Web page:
A “One punch can kill”-style campaign should be considered for the risks of choking in a domestic violence situation, a Queensland coroner says.
Coroner David O’Connell made the recommendations while handing down his findings following an inquest into the death of Tracy Ann Beale in Gladstone in 2013. Ms Beale died after being restrained by her husband James Andrew Beale in a choke hold during a domestic violence situation, Mr O’Connell found.
Mr O’Connell found the cause of death was the choke hold, which likely triggered a vasovagal attack – causing heart rate and blood pressure to drop. Ms Beale was more susceptible to the fatal effects of the attack due to an underlying condition of a dilated cardiomyopathy and the fact she had consumed alcohol.
Mr O’Connell said the inquest also raised the question of whether a community education program should be held on the dangers of strangulation, with comparisons made with the “One punch can kill” campaign.
“Clearly neck compression (however it occurs) carries with it dangers, in fact possible fatal consequences,” he said.
“The government should consider if it is appropriate for there to be a similar-style community education or awareness program of the dangers of choking or strangulation.”
Mr O’Connell also recommended that Attorney-General Yvette D’Ath review the offence of choking or strangulation in a domestic setting, to determine if it adequately dealt with the vasovagal reflex.
A spokeswoman for Ms D’Ath said the coroner’s findings would be given due consideration after the recommendations were forwarded to her office. During the inquest, family and friends of Ms Beale said a domestic violence education campaign would have helped them to assist her.
Choking a Major Risk Factor for Murder
The Women’s Legal Service Queensland has backed the recommendations of the state coroner after the conclusion of the inquest The Women’s Legal Service said any education would assist, but strangulation and neck compression were not the only factors.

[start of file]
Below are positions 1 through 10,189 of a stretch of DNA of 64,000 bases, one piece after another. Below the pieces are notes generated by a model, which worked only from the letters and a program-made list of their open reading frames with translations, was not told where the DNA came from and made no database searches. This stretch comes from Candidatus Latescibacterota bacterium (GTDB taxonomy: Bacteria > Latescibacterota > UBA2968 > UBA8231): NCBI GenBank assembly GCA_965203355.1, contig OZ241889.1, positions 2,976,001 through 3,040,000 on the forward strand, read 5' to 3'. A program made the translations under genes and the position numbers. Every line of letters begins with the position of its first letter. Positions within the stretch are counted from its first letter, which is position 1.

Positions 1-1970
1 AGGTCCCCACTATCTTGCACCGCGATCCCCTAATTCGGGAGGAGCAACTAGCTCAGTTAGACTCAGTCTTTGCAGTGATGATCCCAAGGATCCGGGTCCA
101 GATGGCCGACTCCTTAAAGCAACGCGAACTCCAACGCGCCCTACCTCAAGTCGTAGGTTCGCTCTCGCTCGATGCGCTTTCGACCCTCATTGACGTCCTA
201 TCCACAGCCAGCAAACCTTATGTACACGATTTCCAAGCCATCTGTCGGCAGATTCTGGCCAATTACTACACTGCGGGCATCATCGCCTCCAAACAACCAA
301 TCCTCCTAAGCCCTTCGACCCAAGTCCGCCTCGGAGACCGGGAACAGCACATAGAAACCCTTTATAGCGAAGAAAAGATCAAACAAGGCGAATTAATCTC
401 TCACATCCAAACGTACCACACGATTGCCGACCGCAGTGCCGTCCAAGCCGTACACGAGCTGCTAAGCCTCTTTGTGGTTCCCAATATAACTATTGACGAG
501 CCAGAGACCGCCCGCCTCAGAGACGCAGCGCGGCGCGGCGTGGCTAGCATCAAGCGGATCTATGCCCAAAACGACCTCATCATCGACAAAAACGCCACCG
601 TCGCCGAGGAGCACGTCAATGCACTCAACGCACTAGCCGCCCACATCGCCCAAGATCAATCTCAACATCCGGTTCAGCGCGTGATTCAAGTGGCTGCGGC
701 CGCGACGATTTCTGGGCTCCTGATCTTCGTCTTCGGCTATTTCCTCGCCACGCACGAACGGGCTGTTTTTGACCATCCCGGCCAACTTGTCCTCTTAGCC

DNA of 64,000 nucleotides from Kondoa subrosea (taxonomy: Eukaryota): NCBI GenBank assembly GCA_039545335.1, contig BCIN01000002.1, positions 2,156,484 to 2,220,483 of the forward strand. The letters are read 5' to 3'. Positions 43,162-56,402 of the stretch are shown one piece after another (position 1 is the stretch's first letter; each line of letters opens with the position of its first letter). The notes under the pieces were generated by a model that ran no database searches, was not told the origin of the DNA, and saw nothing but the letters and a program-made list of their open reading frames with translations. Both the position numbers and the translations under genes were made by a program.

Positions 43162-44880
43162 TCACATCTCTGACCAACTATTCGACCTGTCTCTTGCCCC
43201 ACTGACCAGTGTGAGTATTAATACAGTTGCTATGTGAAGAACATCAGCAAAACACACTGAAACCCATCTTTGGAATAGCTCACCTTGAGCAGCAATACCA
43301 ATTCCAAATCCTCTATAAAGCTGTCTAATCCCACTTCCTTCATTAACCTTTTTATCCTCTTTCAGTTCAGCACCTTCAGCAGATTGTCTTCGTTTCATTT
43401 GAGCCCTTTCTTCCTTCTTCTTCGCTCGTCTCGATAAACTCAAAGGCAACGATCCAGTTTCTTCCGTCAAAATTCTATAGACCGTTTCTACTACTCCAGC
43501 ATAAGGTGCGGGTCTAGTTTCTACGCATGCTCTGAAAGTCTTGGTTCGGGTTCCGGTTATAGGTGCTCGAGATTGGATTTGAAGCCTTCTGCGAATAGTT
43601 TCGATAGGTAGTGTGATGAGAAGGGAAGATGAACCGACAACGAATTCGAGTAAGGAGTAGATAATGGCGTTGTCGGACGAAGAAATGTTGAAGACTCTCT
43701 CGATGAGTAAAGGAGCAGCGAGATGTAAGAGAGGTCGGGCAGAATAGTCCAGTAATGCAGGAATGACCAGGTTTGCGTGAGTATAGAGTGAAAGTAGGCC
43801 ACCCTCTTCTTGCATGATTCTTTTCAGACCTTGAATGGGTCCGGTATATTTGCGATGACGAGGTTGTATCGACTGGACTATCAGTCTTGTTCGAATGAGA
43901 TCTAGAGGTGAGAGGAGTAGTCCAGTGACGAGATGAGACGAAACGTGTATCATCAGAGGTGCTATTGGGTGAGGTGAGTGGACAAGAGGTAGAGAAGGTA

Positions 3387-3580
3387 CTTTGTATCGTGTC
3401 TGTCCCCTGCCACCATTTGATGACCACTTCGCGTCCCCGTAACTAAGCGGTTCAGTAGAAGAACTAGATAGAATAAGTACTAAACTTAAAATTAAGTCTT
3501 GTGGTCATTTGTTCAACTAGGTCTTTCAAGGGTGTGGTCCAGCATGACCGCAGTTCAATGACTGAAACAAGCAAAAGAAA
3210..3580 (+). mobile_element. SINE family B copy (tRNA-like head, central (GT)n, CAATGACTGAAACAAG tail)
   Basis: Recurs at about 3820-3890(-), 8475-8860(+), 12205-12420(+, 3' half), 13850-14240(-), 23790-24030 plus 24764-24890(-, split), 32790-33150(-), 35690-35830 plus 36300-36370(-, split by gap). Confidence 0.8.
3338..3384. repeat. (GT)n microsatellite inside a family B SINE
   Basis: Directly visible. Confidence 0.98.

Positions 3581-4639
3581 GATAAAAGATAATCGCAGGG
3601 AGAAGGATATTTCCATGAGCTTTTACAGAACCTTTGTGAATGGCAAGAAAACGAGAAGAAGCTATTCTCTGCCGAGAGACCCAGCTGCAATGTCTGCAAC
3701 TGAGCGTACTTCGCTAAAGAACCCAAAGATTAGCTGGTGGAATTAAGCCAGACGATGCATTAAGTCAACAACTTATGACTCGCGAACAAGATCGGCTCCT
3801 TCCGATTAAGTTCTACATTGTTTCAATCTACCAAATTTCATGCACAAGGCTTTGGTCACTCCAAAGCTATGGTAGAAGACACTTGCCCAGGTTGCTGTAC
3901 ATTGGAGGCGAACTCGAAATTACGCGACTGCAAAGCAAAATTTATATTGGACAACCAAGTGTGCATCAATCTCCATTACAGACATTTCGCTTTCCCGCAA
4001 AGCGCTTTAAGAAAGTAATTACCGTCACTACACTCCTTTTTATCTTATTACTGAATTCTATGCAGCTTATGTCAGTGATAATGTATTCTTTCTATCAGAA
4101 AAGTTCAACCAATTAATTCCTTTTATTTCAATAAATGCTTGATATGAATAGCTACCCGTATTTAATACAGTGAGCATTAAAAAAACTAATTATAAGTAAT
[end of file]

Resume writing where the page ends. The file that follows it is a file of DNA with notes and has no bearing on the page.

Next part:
Ms Hillard said all of the risk factors were important.
“If people are aware of what the risk factors are, they can either know that they may be in danger and need to get help, or family and friends will be able to more readily identify ‘Hey, I need to step in and help that person’,” she said.
“Strangulation in a domestic violence relationship is one of the highest risk factors for future lethality and we need to get this legislation right to protect victims and properly hold perpetrators accountable for their violence,” Ms Lynch told The Observer.
Ms Lynch said a broad review of the new strangulation offence was necessary if it was not fit for purpose and did not encapsulate all forms of strangulation in the home.
“It may not be wide enough to cover some issues in relation to momentary pressure – that is, holding around the neck maybe for a short period of time,” she said.
“We really want to encapsulate as much of that dangerous behaviour as possible in the legislation.”
US research indicates that women who had experienced non-fatal strangulation by the perpetrator in the last year were twice as likely to be killed as women who had not. Other key studies in the US found that women who had experienced non-fatal strangulation were seven times more likely to be killed by their abusive partner. These women were also six times more likely to be a victim of attempted murder by their abusive partner. Strangulation is sometimes referred to as garrotting or choking. A recent Western Australian study highlights the strong association between non-fatal strangulation and intimate partner sexual assault.
In 2015, the Palaszczuk government introduced the offence of strangulation to the Criminal Code, as recommended by the Not Now, Not Ever report into domestic and family violence. At the time, “The new offence reflects that this sort of violence is not only inherently dangerous, but is predictive of an escalation in domestic violence offending, including homicide,” Attorney-General Yvette D’Ath said.
“The new offence acknowledges the importance in identifying this conduct to assist law enforcement and related agencies in assessing risks to victims and increasing protections for them.”
Proponents of the choking public awareness campaign say that it could do for domestic violence what the one-punch can kill campaign did for alcohol-fuelled violence, which raised public awareness but also forced governments to enforce legislation.